For example, the Smallholder Dairy Project, a collaborative project between ILRI and research and development partners in Kenya, catalyzed some 40,000 small-scale milk vendors to generate an extra US$16 million across the Kenya dairy industry by seeking policy changes and providing practical training that made it easier for them to comply with national milk safety and quality standards. Prior to the initiative, smallholder dairy farmers were not realizing either their production or income potential because complex and costly food safety standards reduced participation in formal milk markets.
“Smallholder farmers and herders in Africa need a combination of investment in infrastructure and services, along with regulatory changes to take full advantage of growing agriculture market opportunities,” said Staal. “And since smallholders produce most of the milk, meat, vegetables and grains consumed in Africa, improving their participation in agriculture markets—particularly as populations gravitate away from rural areas to urban centers—is key to the continent’s food security.”
For example, a warehouse receipt program operated by the Eastern Africa Grain Council and Kenya’s Maize Development program is offering farmers two things they previously lacked: a place to safely store surplus harvests and easier access to credit. Research has shown that on average, 25 to 50 percent of crops produced on African farms spoil in the fields and in East Africa alone up to US$90 million worth of milk is lost per year due to spoilage.
Lack of credit is also limiting the ability of African farmers to produce and sell more food. One important aspect of the warehouse receipt program is that it allows farmers to get credit using the deposited grain as collateral. They can use the credit to purchase such things as farm inputs for the next planting or meet immediate cash requirements.
“We understand that credit is crucial for expanding production on African farms—as it is everywhere in the world—which is why AGRA is working with commercial banks to unlock millions of dollars in loans for smallholder farmers across Africa,” said Mbaabu.
AGRA’s partnerships with Standard Bank, NMB Bank (Tanzania), and Equity Bank (Kenya) were modeled on an initiative by the Rockefeller Foundation in Uganda that had only a 2 percent default rate. “This shows that investing in African farmers makes good business sense,” said Mbaabu.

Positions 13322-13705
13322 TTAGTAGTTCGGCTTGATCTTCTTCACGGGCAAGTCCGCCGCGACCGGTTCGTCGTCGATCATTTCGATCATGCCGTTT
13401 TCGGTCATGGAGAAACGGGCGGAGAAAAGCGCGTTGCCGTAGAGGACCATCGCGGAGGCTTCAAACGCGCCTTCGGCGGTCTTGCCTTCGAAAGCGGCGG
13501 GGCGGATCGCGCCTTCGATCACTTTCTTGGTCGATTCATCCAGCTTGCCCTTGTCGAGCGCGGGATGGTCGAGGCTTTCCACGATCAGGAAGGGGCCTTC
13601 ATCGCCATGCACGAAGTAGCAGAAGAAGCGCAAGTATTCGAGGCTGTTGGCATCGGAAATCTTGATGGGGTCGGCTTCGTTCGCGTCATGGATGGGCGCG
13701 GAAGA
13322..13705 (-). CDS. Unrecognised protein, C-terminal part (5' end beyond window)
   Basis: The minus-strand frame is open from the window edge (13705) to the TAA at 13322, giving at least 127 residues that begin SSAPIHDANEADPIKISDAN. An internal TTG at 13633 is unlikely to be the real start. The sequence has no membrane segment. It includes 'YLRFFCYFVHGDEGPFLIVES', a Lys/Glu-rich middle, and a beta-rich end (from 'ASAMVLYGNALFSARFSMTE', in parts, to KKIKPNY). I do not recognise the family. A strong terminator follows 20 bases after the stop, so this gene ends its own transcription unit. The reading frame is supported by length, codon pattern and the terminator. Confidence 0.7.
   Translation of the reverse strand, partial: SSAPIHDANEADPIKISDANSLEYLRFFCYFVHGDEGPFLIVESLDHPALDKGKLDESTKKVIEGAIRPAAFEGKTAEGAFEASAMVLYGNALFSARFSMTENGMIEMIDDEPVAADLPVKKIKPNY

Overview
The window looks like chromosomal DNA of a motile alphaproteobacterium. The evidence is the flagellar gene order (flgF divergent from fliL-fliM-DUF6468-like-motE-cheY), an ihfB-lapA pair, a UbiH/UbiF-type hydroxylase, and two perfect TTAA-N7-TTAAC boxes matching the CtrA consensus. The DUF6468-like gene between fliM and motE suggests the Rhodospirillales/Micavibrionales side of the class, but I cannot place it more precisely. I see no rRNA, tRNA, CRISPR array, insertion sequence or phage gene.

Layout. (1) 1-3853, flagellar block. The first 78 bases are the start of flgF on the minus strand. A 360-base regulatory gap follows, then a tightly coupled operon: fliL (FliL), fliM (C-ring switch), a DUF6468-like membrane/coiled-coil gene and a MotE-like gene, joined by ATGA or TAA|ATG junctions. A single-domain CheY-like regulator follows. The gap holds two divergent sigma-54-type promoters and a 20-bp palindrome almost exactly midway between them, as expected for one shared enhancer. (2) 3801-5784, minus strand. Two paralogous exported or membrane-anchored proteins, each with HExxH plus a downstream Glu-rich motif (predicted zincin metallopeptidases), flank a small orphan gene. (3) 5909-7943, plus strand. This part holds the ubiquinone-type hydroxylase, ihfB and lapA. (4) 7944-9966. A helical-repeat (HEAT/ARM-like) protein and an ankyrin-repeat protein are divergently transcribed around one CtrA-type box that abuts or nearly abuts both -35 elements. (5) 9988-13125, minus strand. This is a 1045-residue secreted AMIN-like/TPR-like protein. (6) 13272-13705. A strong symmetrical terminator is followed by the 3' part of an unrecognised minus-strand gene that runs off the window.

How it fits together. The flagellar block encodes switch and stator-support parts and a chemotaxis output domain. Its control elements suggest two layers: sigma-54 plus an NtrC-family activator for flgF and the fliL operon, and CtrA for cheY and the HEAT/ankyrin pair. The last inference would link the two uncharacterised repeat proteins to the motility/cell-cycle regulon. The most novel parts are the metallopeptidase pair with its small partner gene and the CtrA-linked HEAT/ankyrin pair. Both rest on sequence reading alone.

The book also discusses initiatives that are using post-harvest processing facilities and information technology to improve market opportunities. An analysis of processing facilities in Tanzania that make chips and flour from cassava—a crop many smallholder farmers can produce in abundance—found that they were profitable even when dealing at 50 percent of capacity. Research in Northern Ghana found farmers were getting 68 percent more for their harvests after using a service that provides a steady stream of pricing, market, transportation and weather information via text message.
On the policy front, the market experts see an urgent need to confront the “hodge-podge of tariffs” and the numerous export restrictions and customs requirements that make it hard for areas of Africa where there are food surpluses to serve those in food deficit. Critically, they recognize that private investors are in many cases playing the lead role in new investments for market development and services. “Policy-makers need to shift emphasis from a traditional regulatory approach to one of co-investment to leverage private sector activity, supporting appropriate infrastructure and information systems,” says Staal.
A recent report from the World Bank on trade barriers in Africa recounted how in Zambia, the grocery store Shoprite spends US$20,000 per week securing import permits for meat, milk and vegetables. And its trucks carry up to 1,600 documents to meet border requirements. Overall, the Bank report estimates African countries are forfeiting billions of dollars per year in potential earnings by failing to address barriers to the flow of goods and services.
“When many people think of a food crisis in Africa, they picture crops withering in the field or dead or dying livestock, but rarely do they think about the market issues that are part of the problem as well,” said Namanga Ngongi, president of AGRA. “African farmers face many challenges in the field and pasture but they will continue to lack the means and the incentive to boost crop and livestock yields if we continue to neglect our underdeveloped agriculture markets.”